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Author Antics Seedtime and Harvest

“While the earth remains, seedtime and harvest…shall not cease.”


I’m sitting on my imaginary front porch swing and looking out over the fields. All I can see between me and the horizon is dry ground and the occasional dust devil. It makes me sad to see nothing growing. I hoped for fields white with cotton. It’s a beautiful sight. I chose cotton because I like that old cliché about “walking in tall cotton”. It just smacks of success and dreams coming true.


Alas, no cotton—just bare dirt as far as my eye can see.


There are many possible reasons my fields are barren. Cotton is a micro-aggressive racist crop unacceptable in modern society. My cotton has chosen to identify as dirt. Like in that parable, birds came and snatched it up before it grew. Or maybe the cotton is there, and I just need a positive vibe to see it. My chakra or aura might need cleansing to stimulate its growth. All those are viable possibilities.


They are also all lies, self-delusionary balms for my disappointment. There is no cotton growing because I did not plant it. Oh, I have the seed—plenty of seed. I have water to irrigate, and climate change hasn’t made it too hot to plant. I even have a hoe should weeds come up. I just never took the time to sow the seed. Having sown nothing, I have reaped my just reward.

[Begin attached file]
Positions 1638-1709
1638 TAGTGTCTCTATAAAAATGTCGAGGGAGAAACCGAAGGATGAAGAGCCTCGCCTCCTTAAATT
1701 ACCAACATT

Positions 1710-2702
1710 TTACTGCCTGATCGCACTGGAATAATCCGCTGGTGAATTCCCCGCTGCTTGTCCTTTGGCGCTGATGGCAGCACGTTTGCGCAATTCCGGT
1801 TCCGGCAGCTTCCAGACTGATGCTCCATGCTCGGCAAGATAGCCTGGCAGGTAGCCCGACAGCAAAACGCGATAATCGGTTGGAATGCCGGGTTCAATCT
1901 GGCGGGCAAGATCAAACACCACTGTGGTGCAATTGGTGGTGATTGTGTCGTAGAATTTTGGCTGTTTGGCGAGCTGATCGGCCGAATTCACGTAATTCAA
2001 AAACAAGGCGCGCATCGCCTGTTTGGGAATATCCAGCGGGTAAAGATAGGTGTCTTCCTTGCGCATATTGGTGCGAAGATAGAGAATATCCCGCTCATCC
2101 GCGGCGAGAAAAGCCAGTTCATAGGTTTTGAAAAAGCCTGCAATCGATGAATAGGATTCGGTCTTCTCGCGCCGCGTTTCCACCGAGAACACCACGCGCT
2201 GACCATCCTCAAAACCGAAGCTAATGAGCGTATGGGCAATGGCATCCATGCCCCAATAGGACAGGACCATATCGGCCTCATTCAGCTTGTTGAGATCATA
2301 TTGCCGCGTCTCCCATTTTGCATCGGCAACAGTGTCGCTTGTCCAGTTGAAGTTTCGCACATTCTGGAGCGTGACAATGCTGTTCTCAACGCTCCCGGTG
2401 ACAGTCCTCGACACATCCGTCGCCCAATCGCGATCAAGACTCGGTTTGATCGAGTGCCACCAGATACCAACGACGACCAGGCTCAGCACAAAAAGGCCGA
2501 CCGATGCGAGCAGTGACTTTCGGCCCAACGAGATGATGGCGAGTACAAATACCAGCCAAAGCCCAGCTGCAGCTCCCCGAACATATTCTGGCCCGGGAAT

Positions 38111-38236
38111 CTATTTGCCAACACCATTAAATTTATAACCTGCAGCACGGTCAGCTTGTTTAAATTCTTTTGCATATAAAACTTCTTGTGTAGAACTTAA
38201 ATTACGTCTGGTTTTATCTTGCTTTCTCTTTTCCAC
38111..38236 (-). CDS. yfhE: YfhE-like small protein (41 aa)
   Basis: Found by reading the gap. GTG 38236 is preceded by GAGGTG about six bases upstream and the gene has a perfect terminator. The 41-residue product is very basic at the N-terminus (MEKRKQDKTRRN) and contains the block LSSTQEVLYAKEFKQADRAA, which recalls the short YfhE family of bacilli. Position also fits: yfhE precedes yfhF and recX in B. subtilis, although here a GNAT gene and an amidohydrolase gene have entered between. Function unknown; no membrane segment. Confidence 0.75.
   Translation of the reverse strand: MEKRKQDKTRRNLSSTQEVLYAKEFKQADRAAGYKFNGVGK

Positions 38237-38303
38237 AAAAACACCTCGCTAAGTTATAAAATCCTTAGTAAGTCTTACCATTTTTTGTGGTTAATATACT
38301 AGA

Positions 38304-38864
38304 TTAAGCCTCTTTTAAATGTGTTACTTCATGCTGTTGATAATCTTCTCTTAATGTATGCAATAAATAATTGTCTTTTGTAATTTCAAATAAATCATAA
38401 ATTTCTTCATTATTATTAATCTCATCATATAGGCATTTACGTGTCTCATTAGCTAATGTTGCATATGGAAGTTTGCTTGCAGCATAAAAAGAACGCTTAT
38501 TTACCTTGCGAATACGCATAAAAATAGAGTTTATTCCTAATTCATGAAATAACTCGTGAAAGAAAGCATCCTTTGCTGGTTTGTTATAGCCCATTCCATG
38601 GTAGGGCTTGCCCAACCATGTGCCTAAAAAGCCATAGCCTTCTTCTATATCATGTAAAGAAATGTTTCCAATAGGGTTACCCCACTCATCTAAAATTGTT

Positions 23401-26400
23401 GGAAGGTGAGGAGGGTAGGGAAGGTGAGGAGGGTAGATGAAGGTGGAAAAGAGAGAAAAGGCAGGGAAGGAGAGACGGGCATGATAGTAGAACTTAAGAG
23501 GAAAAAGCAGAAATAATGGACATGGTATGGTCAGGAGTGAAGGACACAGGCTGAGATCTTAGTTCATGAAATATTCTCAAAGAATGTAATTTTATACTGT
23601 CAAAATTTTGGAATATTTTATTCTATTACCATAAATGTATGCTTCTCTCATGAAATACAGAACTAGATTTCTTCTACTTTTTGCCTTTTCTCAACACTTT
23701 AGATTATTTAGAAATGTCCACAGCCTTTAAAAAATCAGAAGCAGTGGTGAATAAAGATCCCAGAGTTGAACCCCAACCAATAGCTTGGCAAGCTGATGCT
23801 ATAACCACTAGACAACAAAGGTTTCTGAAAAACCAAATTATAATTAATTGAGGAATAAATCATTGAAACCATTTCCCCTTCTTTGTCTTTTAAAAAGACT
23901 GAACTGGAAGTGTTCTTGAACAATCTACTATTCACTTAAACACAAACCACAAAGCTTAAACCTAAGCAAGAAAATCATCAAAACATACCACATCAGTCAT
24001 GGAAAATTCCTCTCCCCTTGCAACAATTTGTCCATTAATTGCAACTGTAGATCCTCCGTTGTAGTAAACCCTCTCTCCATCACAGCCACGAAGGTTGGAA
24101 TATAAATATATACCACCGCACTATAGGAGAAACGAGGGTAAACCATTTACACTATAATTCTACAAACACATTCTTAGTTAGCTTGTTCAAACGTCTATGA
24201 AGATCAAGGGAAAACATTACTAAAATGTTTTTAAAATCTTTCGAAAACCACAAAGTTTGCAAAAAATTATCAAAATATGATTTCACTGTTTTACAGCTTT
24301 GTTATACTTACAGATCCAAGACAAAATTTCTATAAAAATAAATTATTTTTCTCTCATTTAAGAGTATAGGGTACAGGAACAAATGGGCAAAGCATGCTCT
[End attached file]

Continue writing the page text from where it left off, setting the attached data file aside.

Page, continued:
Do I deserve a carpet of green and decked white with cotton? I think so. I spent a long time getting all that seed into my barn. Should people be stopping by to take pictures of a successful farmer sitting on his porch admiring his crop? Of course, they should. Darn it, I deserve recognition!


That doesn’t matter. You reap what you sow. It's not just a good idea, it’s the law of science, theology, and philosophy. The principle is embraced by all but the pathological, modern politicians, and a great number of writers.


Granted to some writers a finished book or manuscript is the crop. Just getting it written was the goal and they have reaped their reward. However, there are a great number of writers who want people to read their book—some want everybody to read their book. For those writers, the book is just the seed and until it is sown, no crop of readers will grow.



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